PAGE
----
'I like that way of dealing with people. It is polite, much more polite than the curt " Move on " of the London policeman. It shows a philosophic attitude of mind towards the law. There is, no doubt, a law in Ireland just as there is in England which forbids the blocking of thoroughfares to the inconvenience of passing people. But a law of that kind ought to be considered with due regard to the spirit which underlies all laws, the securing of the greatest good for the greatest number. The mere hide-bound official treats a law as a kind of divine thing to be enforced just because it is a law, against a whole community. The Irish policeman is a much more philosophic man. He considers before he attempts to enforce a law where the balance of convenience lies. If most of the people in any town want to get rapidly from one end of the street to the other, then the law against blocking the thoroughfare ought to be strictly enforced and loiterers should be made to move on. Any Irish policeman, once convinced that there were really considerable numbers of eager passengers, would enforce the law effectively. If, on the other hand, the majority of the people want to watch the struggles of a fallen horse, and only one or two men wish to move about.the Irish policeman sacrifices the few to the many, refusing to make a fetish of a wretched Act of Parliament.'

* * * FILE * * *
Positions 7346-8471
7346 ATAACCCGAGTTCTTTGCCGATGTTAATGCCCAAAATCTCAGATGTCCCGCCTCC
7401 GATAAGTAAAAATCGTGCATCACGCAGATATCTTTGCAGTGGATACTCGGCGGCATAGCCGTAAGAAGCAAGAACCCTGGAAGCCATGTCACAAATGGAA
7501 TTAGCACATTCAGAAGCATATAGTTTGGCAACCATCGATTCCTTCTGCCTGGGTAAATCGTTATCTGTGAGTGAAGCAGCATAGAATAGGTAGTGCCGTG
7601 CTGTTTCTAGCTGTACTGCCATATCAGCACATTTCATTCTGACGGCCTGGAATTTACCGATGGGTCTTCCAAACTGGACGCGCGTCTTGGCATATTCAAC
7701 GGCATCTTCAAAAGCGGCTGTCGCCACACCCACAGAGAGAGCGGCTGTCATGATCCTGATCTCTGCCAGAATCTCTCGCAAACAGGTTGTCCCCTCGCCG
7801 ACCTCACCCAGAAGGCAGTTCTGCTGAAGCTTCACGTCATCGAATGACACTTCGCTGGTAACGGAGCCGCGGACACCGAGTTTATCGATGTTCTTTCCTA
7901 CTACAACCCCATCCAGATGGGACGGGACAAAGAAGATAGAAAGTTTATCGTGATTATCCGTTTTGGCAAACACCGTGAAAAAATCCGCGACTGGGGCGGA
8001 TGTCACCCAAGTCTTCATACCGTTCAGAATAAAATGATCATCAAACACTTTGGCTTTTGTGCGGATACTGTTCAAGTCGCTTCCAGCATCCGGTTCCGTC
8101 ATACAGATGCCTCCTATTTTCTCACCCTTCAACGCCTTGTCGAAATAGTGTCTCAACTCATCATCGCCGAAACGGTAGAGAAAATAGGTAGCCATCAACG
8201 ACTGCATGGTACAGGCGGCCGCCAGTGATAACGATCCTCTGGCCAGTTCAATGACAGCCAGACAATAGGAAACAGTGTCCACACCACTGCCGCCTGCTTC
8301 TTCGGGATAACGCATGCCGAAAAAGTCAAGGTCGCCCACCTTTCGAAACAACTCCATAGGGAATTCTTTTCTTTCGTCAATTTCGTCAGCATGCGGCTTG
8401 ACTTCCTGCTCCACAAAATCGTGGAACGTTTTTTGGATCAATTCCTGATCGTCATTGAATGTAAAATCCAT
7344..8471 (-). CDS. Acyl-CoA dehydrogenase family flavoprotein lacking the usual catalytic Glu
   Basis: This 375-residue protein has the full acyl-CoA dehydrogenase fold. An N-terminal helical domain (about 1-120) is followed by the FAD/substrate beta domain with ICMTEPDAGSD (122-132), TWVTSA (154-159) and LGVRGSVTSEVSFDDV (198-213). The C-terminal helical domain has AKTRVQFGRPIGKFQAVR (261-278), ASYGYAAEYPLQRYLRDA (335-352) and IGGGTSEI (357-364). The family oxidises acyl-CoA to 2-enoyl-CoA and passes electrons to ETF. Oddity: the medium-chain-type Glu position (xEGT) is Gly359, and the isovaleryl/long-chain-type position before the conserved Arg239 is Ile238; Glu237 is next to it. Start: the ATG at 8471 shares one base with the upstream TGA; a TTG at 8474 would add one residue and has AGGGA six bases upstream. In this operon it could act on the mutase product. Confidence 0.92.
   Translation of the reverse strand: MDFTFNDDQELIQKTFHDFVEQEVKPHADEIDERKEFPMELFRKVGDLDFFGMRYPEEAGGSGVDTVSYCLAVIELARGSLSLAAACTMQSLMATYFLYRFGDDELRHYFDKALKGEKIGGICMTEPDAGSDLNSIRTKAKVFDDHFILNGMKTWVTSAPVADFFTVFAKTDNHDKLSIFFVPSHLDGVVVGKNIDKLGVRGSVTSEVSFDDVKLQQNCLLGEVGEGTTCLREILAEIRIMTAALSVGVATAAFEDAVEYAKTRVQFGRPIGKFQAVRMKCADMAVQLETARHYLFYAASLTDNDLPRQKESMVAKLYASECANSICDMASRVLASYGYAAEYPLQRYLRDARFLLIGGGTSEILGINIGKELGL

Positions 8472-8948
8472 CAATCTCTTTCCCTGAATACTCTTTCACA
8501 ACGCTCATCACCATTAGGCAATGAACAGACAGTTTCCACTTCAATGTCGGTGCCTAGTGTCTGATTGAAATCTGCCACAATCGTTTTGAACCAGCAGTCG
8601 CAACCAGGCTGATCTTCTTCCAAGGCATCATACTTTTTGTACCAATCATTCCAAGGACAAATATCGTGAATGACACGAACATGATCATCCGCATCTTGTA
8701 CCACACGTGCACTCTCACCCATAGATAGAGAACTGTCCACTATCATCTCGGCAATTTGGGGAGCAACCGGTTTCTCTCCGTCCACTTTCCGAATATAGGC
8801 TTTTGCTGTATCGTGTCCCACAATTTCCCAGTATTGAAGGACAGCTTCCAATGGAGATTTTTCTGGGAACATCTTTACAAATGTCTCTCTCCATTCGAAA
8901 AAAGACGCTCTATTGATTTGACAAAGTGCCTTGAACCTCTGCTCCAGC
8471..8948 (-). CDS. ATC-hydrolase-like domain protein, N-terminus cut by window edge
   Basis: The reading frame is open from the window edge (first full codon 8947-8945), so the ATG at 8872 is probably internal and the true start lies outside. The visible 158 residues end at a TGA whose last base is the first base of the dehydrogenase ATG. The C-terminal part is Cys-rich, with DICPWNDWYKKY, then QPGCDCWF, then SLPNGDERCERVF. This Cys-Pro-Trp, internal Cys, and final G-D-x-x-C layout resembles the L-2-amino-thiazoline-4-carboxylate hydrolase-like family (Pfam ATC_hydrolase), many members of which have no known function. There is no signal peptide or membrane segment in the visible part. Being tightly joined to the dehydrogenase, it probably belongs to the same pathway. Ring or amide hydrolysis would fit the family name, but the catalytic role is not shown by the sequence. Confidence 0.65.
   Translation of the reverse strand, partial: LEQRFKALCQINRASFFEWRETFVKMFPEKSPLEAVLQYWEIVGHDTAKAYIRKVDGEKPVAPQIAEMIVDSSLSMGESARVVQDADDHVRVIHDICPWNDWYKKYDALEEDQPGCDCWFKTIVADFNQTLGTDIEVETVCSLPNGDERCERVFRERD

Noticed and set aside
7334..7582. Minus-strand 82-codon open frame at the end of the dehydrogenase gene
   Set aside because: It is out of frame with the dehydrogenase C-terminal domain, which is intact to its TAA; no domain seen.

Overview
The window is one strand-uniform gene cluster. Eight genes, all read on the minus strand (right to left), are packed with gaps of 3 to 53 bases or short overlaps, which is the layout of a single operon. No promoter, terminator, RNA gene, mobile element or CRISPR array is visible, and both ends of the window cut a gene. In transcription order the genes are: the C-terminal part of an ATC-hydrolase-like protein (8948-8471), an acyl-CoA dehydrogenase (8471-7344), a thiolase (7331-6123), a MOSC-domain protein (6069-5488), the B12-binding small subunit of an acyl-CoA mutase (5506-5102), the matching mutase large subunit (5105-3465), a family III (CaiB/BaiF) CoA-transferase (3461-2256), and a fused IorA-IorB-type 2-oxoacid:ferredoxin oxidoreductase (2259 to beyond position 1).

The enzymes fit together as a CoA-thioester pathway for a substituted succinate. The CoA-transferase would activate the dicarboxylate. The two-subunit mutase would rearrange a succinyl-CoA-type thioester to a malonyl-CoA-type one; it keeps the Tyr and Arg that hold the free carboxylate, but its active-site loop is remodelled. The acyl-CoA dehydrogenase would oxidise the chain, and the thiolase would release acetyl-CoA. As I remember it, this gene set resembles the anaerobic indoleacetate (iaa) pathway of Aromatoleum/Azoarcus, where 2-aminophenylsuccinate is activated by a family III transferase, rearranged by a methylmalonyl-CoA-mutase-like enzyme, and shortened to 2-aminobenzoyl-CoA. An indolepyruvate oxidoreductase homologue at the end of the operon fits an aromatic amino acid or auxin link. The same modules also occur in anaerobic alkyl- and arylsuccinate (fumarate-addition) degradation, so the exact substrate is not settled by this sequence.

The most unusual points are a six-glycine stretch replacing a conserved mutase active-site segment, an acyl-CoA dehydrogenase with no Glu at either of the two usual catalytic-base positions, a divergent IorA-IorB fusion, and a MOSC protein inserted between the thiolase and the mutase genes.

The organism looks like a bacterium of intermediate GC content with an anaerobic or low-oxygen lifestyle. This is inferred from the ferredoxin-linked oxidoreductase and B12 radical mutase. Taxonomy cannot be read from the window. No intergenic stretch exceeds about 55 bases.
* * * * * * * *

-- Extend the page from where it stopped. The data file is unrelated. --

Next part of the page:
'I could give many examples of this fine philosophic spirit, which distinguishes the members of the Royal Irish Constabulary from the
police in any other part of the world. One more will perhaps be sufficient. There is a law that motor cars may not go about the roads at more than twenty miles
an hour. Compared to many other laws this is quite a good and sensible one. Most people do not own motor cars, and it is pleasant to think that the few who do
own them have their proud spirits chastened occasionally by severe fines. But there are times when the general public wants motor cars to go as fast as
possible. Any attempt to enforce the law about the speed limit on such occasions is clearly an inconvenient and irritating thing. No Irish policeman would be
guilty of it. Some years ago a famous race for motor cars was held on the roads near Dublin. An immense number of people went to see the race, and the traffic